After a hearing held on May 30, 2013, the circuit court granted West's motion to dismiss. The circuit court filed an order memorializing its decision on August 5, 2013. In its order, the circuit court framed the question as whether a known individual, who had the subject of the seizure in her constructive possession, needed to be subject personally to the jurisdiction of the circuit court. The circuit court found that the State knew, at least presumptively, that West did have an interest in the currency because it was in her purse, according to the allegations of the complaint. Thus, the circuit court concluded that West must be subject personally to the jurisdiction of the court, and that service by warning orderwas not proper as to West. The State filed a notice of appeal from the order granting West's motion to dismiss on August 19, 2013.

This court reviews a circuit court's factual conclusions regarding service of process under a clearly erroneous standard. Smith v. Edwards, 279 Ark. 79, 648 S.W.2d 482 (1983) (holding that the trial court's finding that appellant did not make a diligent search as required under Rule 4(f) was supported by the evidence and was not clearly erroneous). However, when a complaint is dismissed on a question of law, this court conducts a de novo review. Fatpipe, Inc. v. State, 2012 Ark. 248, 410 S.W.3d 574.

Arkansas law is long settled that service of valid process is necessary to give a court jurisdiction over a defendant. Raymond v. Raymond, 343 Ark. 480, 36 S.W.3d 733 (2001) (citing Tucker v. Johnson, 275 Ark. 61, 628 S.W.2d 281 (1982)). Our case law is equally well-settled that statutory service requirements, being in derogation of common-law rights, must be strictly construed and compliance with them must be exact. Smith v. Sidney Moncrief Pontiac, Buick, GMC Co., 353 Ark. 701, 120 S.W.3d 525 (2003); Carruth v. Design Interiors, Inc., 324 Ark. 373, 921 S.W.2d 944 (1996) (citing Wilburn v. Keenan Cos., Inc., 298 Ark. 461, 768 S.W.2d 531 (1989) and Edmonson v. Farris, 263 Ark. 505, 565 S.W.2d 617 (1978)). This court has held that the same reasoning applies to service requirements imposed by court rules. Pursuant to Rule 4(i) of the Arkansas Rules of Civil Procedure, it is also mandatory that the trial court dismiss the action without prejudice if service is not made within 120 days of filing the complaint and no motion to extend is timely made. Ark. R. Civ. P. 4(i); Lyons v. Forrest City Machine Works, Inc., 301 Ark. 559, 785 S.W.2d 220 (1990) (holding service of process notproper under Rule 4(d)(5) and dismissal mandatory under Rule 4(i) where summons was addressed to F.C. Machine Works and the return showed that F.C. Machine Works was served as "the person named therein as defendant," but the appellant failed to produce any evidence to show that the plant manager, or any other proper person under Rule 4(d)(5), was served on behalf of F.C. Machine Works); see also Cole v. First Nat'l Bank of Ft. Smith, 304 Ark. 26, 800 S.W.2d 412 (1990); Lawson v. Edmondson, 302 Ark. 46, 786 S.W.2d 823 (1990).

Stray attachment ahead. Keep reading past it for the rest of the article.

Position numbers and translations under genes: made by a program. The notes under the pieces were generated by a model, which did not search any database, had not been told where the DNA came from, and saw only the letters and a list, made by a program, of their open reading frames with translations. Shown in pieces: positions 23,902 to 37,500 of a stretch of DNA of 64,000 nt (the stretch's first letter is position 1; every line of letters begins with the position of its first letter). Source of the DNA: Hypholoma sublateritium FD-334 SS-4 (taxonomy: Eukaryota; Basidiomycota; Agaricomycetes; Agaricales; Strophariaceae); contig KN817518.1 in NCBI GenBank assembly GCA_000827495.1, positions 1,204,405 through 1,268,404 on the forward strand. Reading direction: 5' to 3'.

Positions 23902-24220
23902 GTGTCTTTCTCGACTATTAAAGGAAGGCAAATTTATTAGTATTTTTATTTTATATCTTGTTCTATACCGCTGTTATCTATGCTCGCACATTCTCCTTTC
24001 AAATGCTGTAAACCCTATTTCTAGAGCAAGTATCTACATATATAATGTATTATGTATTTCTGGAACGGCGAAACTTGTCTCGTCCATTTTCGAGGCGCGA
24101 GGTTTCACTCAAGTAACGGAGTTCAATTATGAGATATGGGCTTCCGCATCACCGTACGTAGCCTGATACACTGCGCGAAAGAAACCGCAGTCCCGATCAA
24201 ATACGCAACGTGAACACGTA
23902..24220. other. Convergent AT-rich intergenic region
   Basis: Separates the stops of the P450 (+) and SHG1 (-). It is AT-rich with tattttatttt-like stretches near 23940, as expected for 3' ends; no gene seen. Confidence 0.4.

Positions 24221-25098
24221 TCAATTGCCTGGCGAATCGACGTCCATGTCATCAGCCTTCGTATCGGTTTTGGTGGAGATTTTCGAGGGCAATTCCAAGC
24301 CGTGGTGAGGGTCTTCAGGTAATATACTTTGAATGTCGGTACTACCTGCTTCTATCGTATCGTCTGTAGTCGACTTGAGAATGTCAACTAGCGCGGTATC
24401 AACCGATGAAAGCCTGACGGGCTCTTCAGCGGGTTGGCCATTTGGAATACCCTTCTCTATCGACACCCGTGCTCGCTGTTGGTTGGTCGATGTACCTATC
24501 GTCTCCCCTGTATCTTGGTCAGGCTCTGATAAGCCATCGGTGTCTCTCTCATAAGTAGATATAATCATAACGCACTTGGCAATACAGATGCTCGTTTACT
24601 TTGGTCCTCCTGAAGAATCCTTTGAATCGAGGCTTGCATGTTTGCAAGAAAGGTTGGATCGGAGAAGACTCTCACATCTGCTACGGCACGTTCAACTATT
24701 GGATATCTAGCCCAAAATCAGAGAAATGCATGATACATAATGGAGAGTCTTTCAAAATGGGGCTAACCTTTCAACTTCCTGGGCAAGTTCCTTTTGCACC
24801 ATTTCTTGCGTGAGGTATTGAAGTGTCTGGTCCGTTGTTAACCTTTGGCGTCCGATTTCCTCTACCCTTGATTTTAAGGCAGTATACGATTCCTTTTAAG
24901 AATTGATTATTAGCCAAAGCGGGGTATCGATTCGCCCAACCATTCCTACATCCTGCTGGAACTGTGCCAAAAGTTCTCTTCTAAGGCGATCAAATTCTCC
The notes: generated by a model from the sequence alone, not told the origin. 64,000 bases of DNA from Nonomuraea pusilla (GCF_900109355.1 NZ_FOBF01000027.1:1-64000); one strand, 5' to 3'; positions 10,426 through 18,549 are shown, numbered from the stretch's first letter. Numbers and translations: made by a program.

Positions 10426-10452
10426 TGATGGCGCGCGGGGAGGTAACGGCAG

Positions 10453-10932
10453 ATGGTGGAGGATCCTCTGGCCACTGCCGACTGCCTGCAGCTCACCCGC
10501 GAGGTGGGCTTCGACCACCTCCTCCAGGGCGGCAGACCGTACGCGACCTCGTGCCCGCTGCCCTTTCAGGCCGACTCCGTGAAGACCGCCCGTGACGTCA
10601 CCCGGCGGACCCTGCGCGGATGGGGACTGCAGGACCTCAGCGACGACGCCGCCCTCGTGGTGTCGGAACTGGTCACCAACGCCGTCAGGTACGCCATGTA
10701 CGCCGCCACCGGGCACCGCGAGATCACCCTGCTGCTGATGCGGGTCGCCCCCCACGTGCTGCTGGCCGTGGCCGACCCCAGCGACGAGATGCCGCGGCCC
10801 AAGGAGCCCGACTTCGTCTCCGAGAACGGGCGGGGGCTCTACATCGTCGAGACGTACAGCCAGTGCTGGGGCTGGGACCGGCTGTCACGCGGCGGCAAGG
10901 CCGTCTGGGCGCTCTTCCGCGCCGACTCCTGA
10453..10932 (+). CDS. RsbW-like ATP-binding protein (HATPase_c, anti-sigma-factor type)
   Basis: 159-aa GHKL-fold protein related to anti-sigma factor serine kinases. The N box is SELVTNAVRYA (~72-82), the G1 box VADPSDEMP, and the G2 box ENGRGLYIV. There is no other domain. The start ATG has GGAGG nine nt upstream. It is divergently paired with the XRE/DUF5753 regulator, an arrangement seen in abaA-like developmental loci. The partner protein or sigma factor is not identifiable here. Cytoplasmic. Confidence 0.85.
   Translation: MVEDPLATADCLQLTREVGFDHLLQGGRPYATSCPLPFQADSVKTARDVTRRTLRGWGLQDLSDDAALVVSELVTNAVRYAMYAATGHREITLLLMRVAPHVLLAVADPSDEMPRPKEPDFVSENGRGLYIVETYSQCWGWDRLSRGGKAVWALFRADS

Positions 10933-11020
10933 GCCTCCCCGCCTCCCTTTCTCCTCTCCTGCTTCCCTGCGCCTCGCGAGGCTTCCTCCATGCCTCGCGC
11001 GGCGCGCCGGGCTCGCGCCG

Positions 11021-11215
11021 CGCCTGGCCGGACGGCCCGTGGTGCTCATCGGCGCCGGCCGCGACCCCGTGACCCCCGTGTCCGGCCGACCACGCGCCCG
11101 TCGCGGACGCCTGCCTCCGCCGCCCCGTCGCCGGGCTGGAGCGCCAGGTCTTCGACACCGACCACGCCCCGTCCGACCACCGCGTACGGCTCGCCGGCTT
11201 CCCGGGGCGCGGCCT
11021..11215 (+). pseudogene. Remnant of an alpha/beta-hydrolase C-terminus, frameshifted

Acts for forfeiture may be based on in rem or in personam jurisdiction. Ark. Code Ann. § 5-64-505(g)(1)(B) (Repl. 2005). Yet, the mere labeling of the complaint as a forfeiture action is not sufficient to conclude that the proceeding is in rem. The State maintains that the inclusion of West as a named defendant in the complaint did not change the substance of the action as an in rem proceeding against the currency. See, e.g. , Dodge v. Lee, 352 Ark. 235, 100 S.W.3d 107 (2003) (acknowledging that this court has repeatedly construed pleadings in a liberal manner and looked to the substance of a pleading, beyond its actual form). The State contends that, although she was named in the caption to the complaint, West was not actually a defendant but was only a known owner or interest holder in the currency.

This court has recognized that there is a difference between persons who are not named as defendants in an in rem proceeding and persons who are named as defendants in such a proceeding. Wafford v. Buckner, 216 Ark. 36, 224 S.W.2d 35 (1949) (holding that a chancery court decree entered in accordance with this court's mandate may not be collaterally attacked either by persons who were parties to the action or by those whose interests were bound by it as the judgment in a proceeding in rem). More recently, in Solis v. State, 371 Ark. 590, 269S.W.3d 352 (2007), we indicated that, generally, in an in rem action, we look to the caption of the complaint to...